Monday, November 24, 2008

We Can't Have the Hours Back, So Use them Well

Below is another great post from Jennifer's blog which is actually a guest post. A moving story that I felt compelled to share.

I originally "met" Jenny Reosti through an email shortly after her seven-year-old son died unexpectedly in 2007 of a condition called SUDEP (Sudden Unexpected Death in Epileptic Patients). Over the past year we have corresponded regularly, and I have been so touched and inspired by her faith in the face of tragedy that I asked her to do a guest post to share a bit of her wisdom and her son's story with all of you.

We Can't Have the Hours Back, So Use them Well
by Jenny Reosti

I feel that I owe it to my son to make some positive changes in my own life after his tragic death. I have spent a lot of time thinking about what God wants me to do and the message I have received is to spread the word. Tell others not only his story but let them know how precious each day is. There is a prayer I say with my children at the start of the day that has really hammered God's message in my head:

Lord, thank You for another day
within this life of mine.
Give me the strength to live it well,
whatever I may find.

Bestow from Your abundance
whatever I may lack.
To use the hours wisely,
for I cannot have them back.

Lord, thank You for another day,
in which to make amends
for little slights or petty words,
inflicted on my friends.

For sometimes losing patience
with problems that I find.
For seeing faults in other lives,
but not the ones in mine.

Lord, thank You for another chance,
in which to try to be
a little more deserving
of the gifts You've given me.

For yesterday is over,
and tomorrow's far away,
and I remain committed
to the good I do today!

Ben definitely lived his life to the fullest. He did all things whole-heartedly, whether going to Mass, playing with friends, or just pretending in his imaginary world. So many times each day, I will catch myself not appreciating all that God has bestowed upon me. I am working on enjoying the moment rather than planning for that perfect moment that may never happen.

The day Ben died was an ordinary Saturday, with the exception that the piano tuner was coming by to fix our piano. I remember wanting to have the house looking clean for when he came. I am forever grateful that I took the 15-20 minutes to watch Ben and his 7-month-old brother play together in my room, rather than try to run downstairs and clean. Jack had just started sitting well, yet Ben was watchful for any signs that Jack might fall. They were playing so sweetly and I just watched and thought about all the great times these two would have together. I could never have imagined that in 2 short hours, all these dreams would never come true.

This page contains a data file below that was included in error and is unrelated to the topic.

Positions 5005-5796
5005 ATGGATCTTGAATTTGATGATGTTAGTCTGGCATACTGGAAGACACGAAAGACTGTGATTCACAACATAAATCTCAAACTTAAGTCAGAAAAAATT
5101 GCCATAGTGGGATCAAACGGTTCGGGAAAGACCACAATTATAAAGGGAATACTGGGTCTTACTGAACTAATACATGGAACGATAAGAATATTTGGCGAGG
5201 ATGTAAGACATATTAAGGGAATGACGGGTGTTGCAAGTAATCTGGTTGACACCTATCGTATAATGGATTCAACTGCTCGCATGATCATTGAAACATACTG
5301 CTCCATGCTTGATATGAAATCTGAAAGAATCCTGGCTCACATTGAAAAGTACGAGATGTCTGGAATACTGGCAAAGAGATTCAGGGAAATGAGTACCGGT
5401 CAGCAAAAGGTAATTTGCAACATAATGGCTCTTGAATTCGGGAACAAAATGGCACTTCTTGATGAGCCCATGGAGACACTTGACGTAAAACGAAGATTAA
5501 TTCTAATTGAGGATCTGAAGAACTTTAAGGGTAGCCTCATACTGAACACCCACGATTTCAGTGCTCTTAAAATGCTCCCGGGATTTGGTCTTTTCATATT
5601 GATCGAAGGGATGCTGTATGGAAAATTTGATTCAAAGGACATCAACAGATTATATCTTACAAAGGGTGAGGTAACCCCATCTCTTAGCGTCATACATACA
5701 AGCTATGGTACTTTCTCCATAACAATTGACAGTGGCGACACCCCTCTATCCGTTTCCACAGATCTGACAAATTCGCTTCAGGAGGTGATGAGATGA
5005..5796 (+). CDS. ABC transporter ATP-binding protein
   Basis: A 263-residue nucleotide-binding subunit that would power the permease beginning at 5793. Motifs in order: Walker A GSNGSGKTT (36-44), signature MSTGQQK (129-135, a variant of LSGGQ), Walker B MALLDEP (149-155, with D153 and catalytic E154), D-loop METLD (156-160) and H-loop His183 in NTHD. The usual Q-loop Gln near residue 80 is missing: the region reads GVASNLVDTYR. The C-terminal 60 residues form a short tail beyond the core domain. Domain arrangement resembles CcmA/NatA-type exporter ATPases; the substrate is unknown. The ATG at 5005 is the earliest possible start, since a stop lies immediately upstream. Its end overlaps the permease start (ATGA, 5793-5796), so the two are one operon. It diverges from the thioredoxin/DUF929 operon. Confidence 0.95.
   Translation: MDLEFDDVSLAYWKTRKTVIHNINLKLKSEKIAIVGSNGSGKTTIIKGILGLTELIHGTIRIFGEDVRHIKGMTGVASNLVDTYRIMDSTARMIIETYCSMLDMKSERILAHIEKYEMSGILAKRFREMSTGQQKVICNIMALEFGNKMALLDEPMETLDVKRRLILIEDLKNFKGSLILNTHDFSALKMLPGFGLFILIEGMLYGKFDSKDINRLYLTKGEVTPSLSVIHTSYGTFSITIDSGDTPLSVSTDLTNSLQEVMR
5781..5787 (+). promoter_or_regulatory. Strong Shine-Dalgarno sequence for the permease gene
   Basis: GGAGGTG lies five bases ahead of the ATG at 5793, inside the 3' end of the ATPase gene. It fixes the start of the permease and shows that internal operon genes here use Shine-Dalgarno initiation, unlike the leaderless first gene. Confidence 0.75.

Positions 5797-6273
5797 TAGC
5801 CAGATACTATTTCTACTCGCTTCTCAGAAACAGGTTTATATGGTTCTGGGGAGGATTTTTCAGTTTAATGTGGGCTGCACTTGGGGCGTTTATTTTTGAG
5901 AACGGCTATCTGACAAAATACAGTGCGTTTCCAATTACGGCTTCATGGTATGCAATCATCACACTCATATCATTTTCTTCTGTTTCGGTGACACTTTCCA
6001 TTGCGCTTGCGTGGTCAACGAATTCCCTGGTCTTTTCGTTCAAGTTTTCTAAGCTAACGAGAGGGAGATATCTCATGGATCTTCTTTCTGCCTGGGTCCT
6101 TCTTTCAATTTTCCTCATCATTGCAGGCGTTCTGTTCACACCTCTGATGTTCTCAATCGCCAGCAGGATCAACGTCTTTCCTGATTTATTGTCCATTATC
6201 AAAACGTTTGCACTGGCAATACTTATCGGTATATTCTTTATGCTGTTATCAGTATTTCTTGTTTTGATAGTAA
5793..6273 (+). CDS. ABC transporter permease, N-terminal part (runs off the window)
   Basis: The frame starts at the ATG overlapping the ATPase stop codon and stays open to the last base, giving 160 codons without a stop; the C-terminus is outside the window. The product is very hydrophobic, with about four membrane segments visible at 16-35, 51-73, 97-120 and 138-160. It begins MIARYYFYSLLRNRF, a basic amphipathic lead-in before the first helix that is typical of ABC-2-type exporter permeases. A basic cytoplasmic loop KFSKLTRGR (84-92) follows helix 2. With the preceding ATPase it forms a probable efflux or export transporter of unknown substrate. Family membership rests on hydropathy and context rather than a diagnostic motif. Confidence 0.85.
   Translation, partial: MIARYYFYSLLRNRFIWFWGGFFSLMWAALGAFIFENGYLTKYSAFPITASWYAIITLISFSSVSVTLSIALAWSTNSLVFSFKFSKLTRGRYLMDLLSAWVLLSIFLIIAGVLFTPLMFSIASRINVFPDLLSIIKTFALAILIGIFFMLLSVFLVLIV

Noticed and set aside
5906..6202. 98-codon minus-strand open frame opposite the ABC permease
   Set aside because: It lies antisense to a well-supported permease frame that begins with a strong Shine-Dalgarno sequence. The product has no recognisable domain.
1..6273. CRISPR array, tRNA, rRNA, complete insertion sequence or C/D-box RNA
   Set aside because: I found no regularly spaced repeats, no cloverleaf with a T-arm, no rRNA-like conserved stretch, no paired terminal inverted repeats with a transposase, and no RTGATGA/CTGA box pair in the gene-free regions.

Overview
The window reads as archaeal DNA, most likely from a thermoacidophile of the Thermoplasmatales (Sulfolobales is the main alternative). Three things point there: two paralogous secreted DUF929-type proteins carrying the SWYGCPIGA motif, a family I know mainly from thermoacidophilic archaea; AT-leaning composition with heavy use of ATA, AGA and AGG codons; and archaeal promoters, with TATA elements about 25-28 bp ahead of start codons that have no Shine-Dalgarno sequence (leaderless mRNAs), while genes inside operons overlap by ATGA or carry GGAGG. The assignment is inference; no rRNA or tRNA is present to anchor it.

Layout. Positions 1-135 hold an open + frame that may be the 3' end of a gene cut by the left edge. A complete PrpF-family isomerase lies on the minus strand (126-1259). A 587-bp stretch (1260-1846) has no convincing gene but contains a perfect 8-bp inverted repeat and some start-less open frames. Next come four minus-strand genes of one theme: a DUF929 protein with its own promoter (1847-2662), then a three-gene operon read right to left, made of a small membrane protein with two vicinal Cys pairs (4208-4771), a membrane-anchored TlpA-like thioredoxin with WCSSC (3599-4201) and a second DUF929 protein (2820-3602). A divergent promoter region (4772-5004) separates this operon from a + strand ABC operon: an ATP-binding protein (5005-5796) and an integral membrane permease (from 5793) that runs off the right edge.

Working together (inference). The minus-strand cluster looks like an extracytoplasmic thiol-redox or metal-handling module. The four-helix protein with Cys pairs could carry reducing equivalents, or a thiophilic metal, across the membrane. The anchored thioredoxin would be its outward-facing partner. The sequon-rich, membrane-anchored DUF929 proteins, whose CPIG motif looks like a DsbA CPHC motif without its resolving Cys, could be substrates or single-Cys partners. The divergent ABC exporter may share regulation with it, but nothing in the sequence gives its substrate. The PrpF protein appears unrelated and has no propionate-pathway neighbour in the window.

Ben came into this world screaming and didn't stop complaining for a year. Then, like a switch being turned off, he stopped crying. He was suddenly happy, funny, and loving. It was such a joy to see all the sorrow gone and this zest for life developing. Then, when he was 14 months old, he had a seizure while he was sick with a fever. The doctors reassured us that this was a common thing to happen with a fever. But over the next days, he continued to have seizures even though the fever was gone. After many tests and a hospital stay, the doctors put Ben on seizure medication and sent us home. By the age of 3, he was diagnosed with epilepsy but the seizures were almost completely controlled by his medication and he lived the life of a normal kid.

Saturday morning. Ben came to me a little later and said his head hurt. The other kids had recently had head colds and so I figured he was the next one to get the cold. I gave him some medicine for the headache. He wanted to lie down so he went to his room. I went downstairs at that time and finally did a fast clean-up before the tuner arrived. He stayed about 90 minutes. It was getting close to lunch by the time the tuner left. I called for Ben but he did not answer me. I went upstairs but I had this horrible feeling that something was wrong. I found Ben in his bed, dead.

We now know that he died of SUDEP, which stands for Sudden Unexpected Death in Epileptic Patients. We had never been told that this was even a possibility. Our little world as we knew it was shattered. Over the next days and months, I had so many thoughts and feelings. They were mainly things that usually seem so small. I didn't tell him good-bye. I didn't get to say "I love you" or hold him as he left us.

Life is so precious. It is easy to get caught up in the day to day tasks and forget what is most important. Ben was a very affectionate child. He did not hold back on the hugs, kisses, and smiles. I truly feel that Ben wants me to let others know that those little things you do each day are so important. We can't have the hours back, so use them well.

I believe that God is also asking me to raise awareness of SUDEP and to provide a support group for those who are grieving because of SUDEP. This is a huge undertaking for me. I will take it one step a time and pray for God's guidance. At this time, I have a blog page set up in remembrance of Ben that I am slowly transforming into a site to provide support and information about SUDEP. Please stop by at